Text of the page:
Every so often, there's a Facebook meme that asks about the books/films/etc. that "stayed with you" or "changed your life." The memes are slightly different from each other, but they usually cover similar territory, and they've gotten me to think about what the essential "texts" (which I'll use to cover books, movies, TV shows, comics, etc. - things that tell stories) are of my life. The memes haven't often asked about these essentials in terms of being a writer, but, since that's what this blog is about ... here are a few texts which influenced my development early on (maybe I'll discuss later ones another time):
Star Wars (1977)
Yeah, I'm sure I share this one with a lot of geek writers, but it's the truth: this movie opened a whole new way of looking at the world for me. I'm not sure I cared so much about The Force or any of that, or R2D2, etc. I think it was the planet-hopping, gallivanting-through-space thing that did it for me. Also, of course, the idea that a "little guy" (one with seemingly no power) can have a great effect on the whole galaxy was something that appealed to me, a child who felt pretty powerless. Also, like Star Wars, my sci-fi isn't focused on science, but on human (or character) interaction in sci-fi settings.
The Fantastic Four (1961-present)
I encountered these comics in reprints (though I did sometimes buy the then-current issues, too). As with many readers, the chemistry between the characters really appealed to me. They were imperfect and often at each other's throats, but they clearly loved each other and would come to each other's defense. Also, thanks to Jack Kirby, the primary creator of the FF (I believe), there was just a seemingly endless cascade of ideas rolling out issue after issue. It made me want to see what I could dream up for my characters to face. Again, too, my favorite character, The Thing, was ugly and didn't feel he fit into the world (though this aspect was softened as the series went on), which was how I felt back in those days.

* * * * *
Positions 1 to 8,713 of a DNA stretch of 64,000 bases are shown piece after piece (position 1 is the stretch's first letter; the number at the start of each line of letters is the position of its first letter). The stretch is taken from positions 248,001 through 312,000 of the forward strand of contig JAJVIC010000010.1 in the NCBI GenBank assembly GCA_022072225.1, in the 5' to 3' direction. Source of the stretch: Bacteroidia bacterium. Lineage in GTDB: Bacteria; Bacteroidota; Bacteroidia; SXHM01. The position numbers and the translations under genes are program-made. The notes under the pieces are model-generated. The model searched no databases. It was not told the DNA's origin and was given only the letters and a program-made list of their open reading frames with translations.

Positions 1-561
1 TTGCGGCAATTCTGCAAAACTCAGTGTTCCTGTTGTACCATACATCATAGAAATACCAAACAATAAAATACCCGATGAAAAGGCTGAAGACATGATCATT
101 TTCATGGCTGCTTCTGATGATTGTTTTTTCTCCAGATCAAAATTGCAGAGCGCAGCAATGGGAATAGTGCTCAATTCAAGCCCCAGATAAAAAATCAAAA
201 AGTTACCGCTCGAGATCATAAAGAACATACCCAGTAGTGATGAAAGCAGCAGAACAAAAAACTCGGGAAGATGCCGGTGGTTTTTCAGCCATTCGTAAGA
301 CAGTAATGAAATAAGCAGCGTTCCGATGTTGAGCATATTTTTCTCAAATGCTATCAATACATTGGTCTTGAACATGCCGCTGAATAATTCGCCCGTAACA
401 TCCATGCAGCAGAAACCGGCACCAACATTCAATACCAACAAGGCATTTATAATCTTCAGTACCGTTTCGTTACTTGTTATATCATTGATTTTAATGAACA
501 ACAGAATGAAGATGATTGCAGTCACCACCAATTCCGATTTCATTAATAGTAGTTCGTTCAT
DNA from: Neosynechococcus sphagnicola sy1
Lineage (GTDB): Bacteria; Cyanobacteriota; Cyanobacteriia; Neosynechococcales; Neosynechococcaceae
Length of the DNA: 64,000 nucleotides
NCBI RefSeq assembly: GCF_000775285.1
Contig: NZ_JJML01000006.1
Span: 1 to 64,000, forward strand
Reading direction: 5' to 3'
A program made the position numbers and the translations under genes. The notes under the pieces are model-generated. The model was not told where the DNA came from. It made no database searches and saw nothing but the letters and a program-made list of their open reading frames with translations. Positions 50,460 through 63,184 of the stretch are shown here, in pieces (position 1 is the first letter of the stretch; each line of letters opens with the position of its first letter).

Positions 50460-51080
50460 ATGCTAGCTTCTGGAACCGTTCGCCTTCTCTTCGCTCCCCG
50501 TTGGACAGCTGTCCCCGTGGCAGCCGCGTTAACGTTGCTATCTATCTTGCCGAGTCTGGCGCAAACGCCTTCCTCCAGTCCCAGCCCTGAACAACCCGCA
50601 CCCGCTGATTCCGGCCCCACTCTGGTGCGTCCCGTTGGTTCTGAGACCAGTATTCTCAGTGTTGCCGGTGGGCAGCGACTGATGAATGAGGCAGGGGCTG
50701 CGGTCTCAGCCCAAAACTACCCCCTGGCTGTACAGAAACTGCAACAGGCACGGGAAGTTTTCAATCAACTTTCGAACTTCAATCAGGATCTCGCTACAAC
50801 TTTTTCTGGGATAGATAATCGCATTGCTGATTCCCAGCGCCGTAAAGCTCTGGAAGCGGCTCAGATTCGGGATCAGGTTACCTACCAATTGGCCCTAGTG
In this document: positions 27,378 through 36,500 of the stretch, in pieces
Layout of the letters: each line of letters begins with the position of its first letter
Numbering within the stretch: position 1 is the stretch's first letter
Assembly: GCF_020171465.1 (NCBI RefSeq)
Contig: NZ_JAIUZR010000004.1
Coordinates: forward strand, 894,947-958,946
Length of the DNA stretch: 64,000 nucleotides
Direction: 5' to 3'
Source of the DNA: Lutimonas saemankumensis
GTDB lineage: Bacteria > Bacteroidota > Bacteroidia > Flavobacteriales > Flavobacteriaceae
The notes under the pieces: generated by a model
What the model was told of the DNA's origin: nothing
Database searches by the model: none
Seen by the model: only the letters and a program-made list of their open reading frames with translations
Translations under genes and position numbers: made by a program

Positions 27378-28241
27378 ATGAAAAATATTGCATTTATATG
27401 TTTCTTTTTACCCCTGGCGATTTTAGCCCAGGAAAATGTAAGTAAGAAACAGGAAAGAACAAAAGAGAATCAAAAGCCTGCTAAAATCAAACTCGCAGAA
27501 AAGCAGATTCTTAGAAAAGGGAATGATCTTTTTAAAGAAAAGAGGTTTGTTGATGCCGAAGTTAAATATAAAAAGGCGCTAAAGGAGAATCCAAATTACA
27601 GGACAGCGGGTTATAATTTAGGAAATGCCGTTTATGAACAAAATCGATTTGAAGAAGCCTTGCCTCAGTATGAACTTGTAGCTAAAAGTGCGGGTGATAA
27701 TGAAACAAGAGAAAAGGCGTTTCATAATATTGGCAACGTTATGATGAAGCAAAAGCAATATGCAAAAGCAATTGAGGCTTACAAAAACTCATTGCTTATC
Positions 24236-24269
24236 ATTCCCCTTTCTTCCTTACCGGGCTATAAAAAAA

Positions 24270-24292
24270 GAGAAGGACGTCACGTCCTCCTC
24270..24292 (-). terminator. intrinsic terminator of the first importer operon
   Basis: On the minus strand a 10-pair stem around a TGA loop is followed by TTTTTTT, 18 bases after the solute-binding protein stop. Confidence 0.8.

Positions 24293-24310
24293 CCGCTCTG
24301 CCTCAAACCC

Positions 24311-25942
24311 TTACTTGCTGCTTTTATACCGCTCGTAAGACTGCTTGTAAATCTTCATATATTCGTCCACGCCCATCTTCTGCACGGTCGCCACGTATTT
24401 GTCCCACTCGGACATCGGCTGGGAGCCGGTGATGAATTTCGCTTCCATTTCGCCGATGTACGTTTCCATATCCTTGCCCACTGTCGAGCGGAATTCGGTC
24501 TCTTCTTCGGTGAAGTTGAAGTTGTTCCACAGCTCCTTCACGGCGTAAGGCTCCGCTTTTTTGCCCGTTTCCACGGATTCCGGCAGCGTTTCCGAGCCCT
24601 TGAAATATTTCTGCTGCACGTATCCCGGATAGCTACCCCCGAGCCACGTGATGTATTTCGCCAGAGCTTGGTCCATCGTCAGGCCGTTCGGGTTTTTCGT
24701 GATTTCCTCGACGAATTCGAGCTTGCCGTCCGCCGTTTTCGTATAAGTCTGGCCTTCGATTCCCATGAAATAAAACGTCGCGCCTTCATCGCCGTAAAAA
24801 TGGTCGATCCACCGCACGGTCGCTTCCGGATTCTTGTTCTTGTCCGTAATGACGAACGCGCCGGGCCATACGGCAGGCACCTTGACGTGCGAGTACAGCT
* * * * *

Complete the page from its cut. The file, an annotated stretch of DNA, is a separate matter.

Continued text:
Star Blazers (1979, I think)
This was a Japanese cartoon, translated into English and broadcast in America. I think I got the idea of long, continuing, episodic stories from this series. It had two (that I know of) long adventures, so each episode advanced the series a little bit more. Unlike in many shows of the '70s (my childhood), the characters went through changes over the span of the series. That didn't happen to the Six-Million-Dollar Man or Wonder Woman, really. I was also quite fascinated by the spaceships in this series, far more than I ever was by The Enterprise or Millennium Falcon. The main one was a reconditioned battleship, and they had these huge, central guns that could fire enormous bursts of energy, but which left the ships powerless afterwards.
I think these three sources really pushed my ideas forward early on ... I loved my superhero comics, too, and Origins of Marvel Comics and other reprint volumes also seeded my brain. But I'd say most of my early self-drawn comics contained some variations of the above three influences (and comics were what I did before taking up prose).
I wonder how many writers of my generation shared any of these influences?